Baking powder simply adds carbon dioxide to the equation, providing a more forceful pressure that encourages a dough to spread up and out. Without the well-developed elasticity of a bread dough, the strands of gluten in cookies would sooner snap than stretch, cracking along the surface.
But for chocolate chip cookies, you’d use baking soda because it allows the dough to spread, and you get thinner, crisp edges with a tender center. … Baking powder needs first a liquid (as when mixed into a batter) and heat (from the oven) to react and begin releasing gases.
You could use baking powder alone, but then your finished baked treat might taste too acidic. Geiger says that you might also use both soda and powder when you want the recipe to taste a little tangy or develop a nice browned color.
Baking powder may be used as a substitute for baking soda. … Though results may vary, you should use triple the amount of baking powder that you would use of baking soda. For example, if a recipe calls for 1 teaspoon of baking soda, use 3 teaspoons of baking powder as a replacement.
Baking soda can make or break a cookie. But too much and it may become too brittle and bitter, seeing as it’s a base and needs to be balanced out with other acids already present in a recipe. Conversely, if you use too little baking soda, you’ll have too spongy and porous of a cookie that absorbs all the sugar.
It is possible to make cookies without baking soda or baking powder, but the resulting cookie will be dense. This is because carbon dioxide is not being produced by a chemical reaction that typically occurs when baking soda or powder is present in the cookie batter.
- That fluffy texture you want in a cake results from beating a lot of air into the room temperature butter and sugar, and it does the same for cookies. …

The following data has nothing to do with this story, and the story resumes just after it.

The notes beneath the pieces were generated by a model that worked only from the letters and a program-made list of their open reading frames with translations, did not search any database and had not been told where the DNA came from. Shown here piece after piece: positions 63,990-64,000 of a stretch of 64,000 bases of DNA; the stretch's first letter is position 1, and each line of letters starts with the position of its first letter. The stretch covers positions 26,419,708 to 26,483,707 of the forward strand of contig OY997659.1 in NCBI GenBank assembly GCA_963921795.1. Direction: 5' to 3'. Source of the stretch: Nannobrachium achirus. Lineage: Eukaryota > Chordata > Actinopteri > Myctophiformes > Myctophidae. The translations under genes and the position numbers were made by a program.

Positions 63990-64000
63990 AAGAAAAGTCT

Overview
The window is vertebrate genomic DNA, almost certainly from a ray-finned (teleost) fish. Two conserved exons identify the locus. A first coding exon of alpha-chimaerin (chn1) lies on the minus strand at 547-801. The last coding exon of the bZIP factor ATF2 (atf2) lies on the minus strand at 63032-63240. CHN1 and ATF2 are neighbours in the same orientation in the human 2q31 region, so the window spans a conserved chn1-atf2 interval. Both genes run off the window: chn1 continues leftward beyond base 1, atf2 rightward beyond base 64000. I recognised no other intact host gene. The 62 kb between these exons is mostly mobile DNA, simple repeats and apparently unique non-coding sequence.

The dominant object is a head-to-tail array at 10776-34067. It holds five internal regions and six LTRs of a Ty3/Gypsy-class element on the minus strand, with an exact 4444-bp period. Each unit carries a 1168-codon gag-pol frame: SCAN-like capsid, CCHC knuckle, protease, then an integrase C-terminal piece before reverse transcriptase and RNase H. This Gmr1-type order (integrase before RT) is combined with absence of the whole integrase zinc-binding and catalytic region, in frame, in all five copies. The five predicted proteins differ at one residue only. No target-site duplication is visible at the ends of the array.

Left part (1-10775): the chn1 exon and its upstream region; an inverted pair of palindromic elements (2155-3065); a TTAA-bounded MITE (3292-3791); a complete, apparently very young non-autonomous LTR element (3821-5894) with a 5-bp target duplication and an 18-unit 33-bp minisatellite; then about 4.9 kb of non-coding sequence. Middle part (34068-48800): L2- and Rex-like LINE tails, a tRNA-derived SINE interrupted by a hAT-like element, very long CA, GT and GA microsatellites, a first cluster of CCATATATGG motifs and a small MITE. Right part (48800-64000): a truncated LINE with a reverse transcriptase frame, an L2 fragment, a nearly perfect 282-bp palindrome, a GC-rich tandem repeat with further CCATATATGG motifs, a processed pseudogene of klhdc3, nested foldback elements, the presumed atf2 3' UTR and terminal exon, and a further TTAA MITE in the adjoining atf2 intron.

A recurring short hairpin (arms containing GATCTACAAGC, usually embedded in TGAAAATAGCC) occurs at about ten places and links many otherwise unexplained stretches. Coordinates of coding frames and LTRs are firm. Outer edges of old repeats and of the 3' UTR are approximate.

- Use melted butter for a denser, chewier cookie.
- Play with the liquid ratio in your recipe. …
- Use all-purpose or bread flour.
- Increase the sugar content slightly.
Chocolate chip cookies are too cakey or dry, or both. The most common cause is using a different flour than usual, such as cake flour, and measuring flour with too heavy a hand. Using larger eggs than called for can make cookies cakey, as will the addition of milk or more milk or other liquids than specified.
What happens if I use baking soda instead of baking powder?
If baking soda is added instead of baking powder, try the addition of an acid to the mixture. Lemon juice, orange juice, passion fruit juice are all acidic. Also is yogurt from milk. Add something citrus like lemon juice.
If your cookies come out flat on top, with a cake-like texture, you’ve added too many eggs. … Saving cookies from too many eggs isn’t as straightforward as saving it from too much or too little flour. It takes a little finagling. Add some flour and maybe a little bit more sugar.
Creating the Cookies You Want
There are three main types of cookie categories: crispy, cakey, and chewy. … For softer, chewier cookies, you will want to add much less granulated sugar, slightly more brown sugar, and a fair bit less butter. For cakey cookies, you will often be including even less butter and sugar.
Good rule of thumb: I usually use around 1 teaspoon of baking powder per 1 cup of flour in a recipe.
The rising agent or leavener most commonly used is either baking soda or baking powder. If you use baking soda, your recipe must include another acidic ingredient, like sour cream, lemon juice, or buttermilk. … Baking soda increases browning and spreading, resulting in a flatter cookie.